Monday, November 5, 2007

Charlie and Time Out

Poor little Charlie. He has had such a hard time learning to behave. Yesterday someone asked him how old he was and he replied "15".

Yes, 5 going on 15!

His Kindergarten teacher is amazed at how smart he is, but because he talks incessently and likes to be the class clown, he comes home every day with a Red Face. We told him that when he came home with a Green Face for behaving well, we would celebrate. Last week he got 2 green faces!!

After months of trying every form of punishment we could think of, Charlie's counselor gave us a few hints on Time Out. There had been weekends at our house when he was in Time Out more than not, but the new methods seem to be working better.

Last night I sat in the yard swing with Annie and Charlie came along with a worm to tease Annie with. I asked Charlie if that was a nice thing or a mean thing, and he agreed that it was mean. I didn't have the timer handy for Time Out, so I let him go back to his play.

About 10 minutes later, Charlie came back and handed me the timer.

"What is this for?" I asked him.

"Because I teased Annie with the worm," he replied.

"So you think you need Time Out?" I asked him.

"Yes" he said, quite seriously.

"OK then, sit on that bench" I told him as I set the timer.

He sat there quietly until the timer rang, and as I sat there continuing my conversation with Annie, I couldn't believe what had just transpired.

Prior to the new Time Out techniques, we would send Charlie to a place in the hall, where he would sit until we let him up. We did not have a set amount of time, and when he got up we would talk to him about what he had done wrong. When we asked "what did you do wrong", he would tell us. When we asked "what should you have done", he would tell us. He knew what was right, he just couldn't make himself do it. Then we would give hugs and send him off to apologize and give hugs to whomever he had offended.

The counselor suggested that we send him to Time Out without talking about what he did wrong - he knew exactly what he had done wrong. Then we set timer - one of those old fashioned kind that you can hear ticking - for 5 minutes (one minute of each year of age).

If he fusses or messes around, we say "because you are not sitting quietly, I have to start the time over", and we set the timer back to 5 minutes. When the timer rings, he knows he can get up and go again.

Now, the counselor warned us that at first he would resist the new procedures, and boy was she right! Such simple little changes threw a wrench into his plan. He knew he would no longer get the hugs and extended attention that discussing what he had done wrong would bring. For the first couple of weeks he fussed and messed around, something he had not done previously.

After a couple of weeks he adjusted to the new routine, although he occasionally finds something to play with and suffers the consequences of having the timer re-started.

We really appreciate Charlie's Kindergarten teacher. She is patiently working with him and with us as we work on Charlie's behavior. All his little life has been nothing but trauma, but with the help of his teachers and counselors, a stable home environment and the love and affection of so many people, Charlie is coming around.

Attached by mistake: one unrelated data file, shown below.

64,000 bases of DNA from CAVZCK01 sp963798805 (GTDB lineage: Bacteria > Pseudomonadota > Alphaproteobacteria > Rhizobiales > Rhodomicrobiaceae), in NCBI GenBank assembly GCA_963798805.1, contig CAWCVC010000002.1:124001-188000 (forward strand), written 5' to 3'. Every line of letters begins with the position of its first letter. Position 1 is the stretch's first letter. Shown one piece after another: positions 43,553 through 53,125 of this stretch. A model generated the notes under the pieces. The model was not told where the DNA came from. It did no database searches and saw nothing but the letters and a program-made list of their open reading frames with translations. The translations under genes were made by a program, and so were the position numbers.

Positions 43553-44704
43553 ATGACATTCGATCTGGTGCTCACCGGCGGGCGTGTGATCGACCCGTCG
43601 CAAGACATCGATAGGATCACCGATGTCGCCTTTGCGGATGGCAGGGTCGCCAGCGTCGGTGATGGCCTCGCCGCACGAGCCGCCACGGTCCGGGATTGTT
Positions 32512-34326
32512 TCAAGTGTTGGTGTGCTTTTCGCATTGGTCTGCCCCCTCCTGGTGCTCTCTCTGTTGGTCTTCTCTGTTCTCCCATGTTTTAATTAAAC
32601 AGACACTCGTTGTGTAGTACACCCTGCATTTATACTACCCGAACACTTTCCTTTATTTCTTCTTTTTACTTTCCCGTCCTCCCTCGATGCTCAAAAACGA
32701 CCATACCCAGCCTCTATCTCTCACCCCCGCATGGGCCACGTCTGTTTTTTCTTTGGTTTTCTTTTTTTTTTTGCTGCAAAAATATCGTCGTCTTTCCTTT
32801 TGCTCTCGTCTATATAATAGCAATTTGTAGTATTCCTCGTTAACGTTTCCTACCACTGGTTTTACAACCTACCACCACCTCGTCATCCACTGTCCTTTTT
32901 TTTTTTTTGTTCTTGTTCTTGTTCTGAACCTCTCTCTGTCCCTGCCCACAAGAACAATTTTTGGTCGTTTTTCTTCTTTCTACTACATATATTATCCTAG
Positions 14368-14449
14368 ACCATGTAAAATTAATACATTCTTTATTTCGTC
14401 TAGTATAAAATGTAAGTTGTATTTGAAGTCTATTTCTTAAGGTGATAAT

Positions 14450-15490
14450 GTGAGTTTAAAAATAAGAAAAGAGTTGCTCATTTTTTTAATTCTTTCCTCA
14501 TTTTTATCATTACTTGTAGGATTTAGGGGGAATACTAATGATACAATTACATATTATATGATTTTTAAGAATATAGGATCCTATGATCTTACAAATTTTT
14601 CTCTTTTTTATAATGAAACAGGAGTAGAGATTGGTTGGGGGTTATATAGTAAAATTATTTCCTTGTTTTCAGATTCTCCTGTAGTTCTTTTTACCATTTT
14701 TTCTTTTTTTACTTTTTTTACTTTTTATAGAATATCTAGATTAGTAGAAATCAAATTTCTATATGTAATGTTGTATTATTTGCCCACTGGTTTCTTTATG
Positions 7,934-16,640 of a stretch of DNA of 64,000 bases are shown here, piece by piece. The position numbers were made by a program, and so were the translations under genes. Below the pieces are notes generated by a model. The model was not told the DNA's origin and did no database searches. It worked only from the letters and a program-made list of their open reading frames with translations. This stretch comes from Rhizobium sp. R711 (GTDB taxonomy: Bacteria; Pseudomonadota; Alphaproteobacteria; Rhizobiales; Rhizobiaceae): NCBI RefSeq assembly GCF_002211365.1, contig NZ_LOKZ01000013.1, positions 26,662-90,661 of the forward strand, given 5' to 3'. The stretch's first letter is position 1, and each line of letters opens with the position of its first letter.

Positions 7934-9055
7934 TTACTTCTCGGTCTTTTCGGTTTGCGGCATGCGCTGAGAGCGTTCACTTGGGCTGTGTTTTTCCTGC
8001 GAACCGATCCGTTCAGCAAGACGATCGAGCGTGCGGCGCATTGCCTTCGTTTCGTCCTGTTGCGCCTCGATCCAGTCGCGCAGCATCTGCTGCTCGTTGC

A couple of weeks ago, when Charlie came home with yet another Red Face, Randy asked him what he had done.

"They were doing numbers, and I already know my numbers," Charlie said. Yes, there may be times that he is a little ahead of the other kids in his class. But, he has to learn to control himself. If he does not learn now, it will be harder to learn as he grows older.

Charlie is so smart that he will be able to do anything he sets his mind to. If he can learn self-control now, he will have a much brighter future.

Thank you, Miss Catherine, for being another Angel to Charlie!


Monday, October 29, 2007

California vs. New Orleans

Watching the news of the California fires, I cannot imagine the horrible feelings that must come with seeing your home in ashes, along with all your personal treasures and memories. The further scope of whole neighborhoods and the destruction that fire leaves behind must be absolutely devastating. My heart goes out to all of those who go "home" to face this horrible scene.

Listening to the politicians and news commentators has stirred some emotions in me, and I am sure in others as well. Our close association with a family from New Orleans has given us an insight into what really happened in New Orleans and the politicians and politics involved.

How can anyone in any possible way, draw parallels with the San Diego and other California fires, with what happened in New Orleans and the response by local, state and federal entities?

Here are some of my thoughts:

Will the insurance companies rule that the homes in California were destroyed by something other than fire? Following Katrina, it was wind damage vs. water damage - whichever one the insurance company conveniently did not cover.

Did California offer evacuation methods to those who could not get out by themselves? At last count there are 8 people from 2 immigrant worker camps who died in California. Were these people offered a way out? Or were they "overlooked"? Sure is ironic how quickly they discovered the bodies after not knowing they were there (or did they?).

The Republicans say that Governor Blanco did not ask for help. I remember clearly seeing and hearing her on TV in the days following Katrina, in tears begging for help.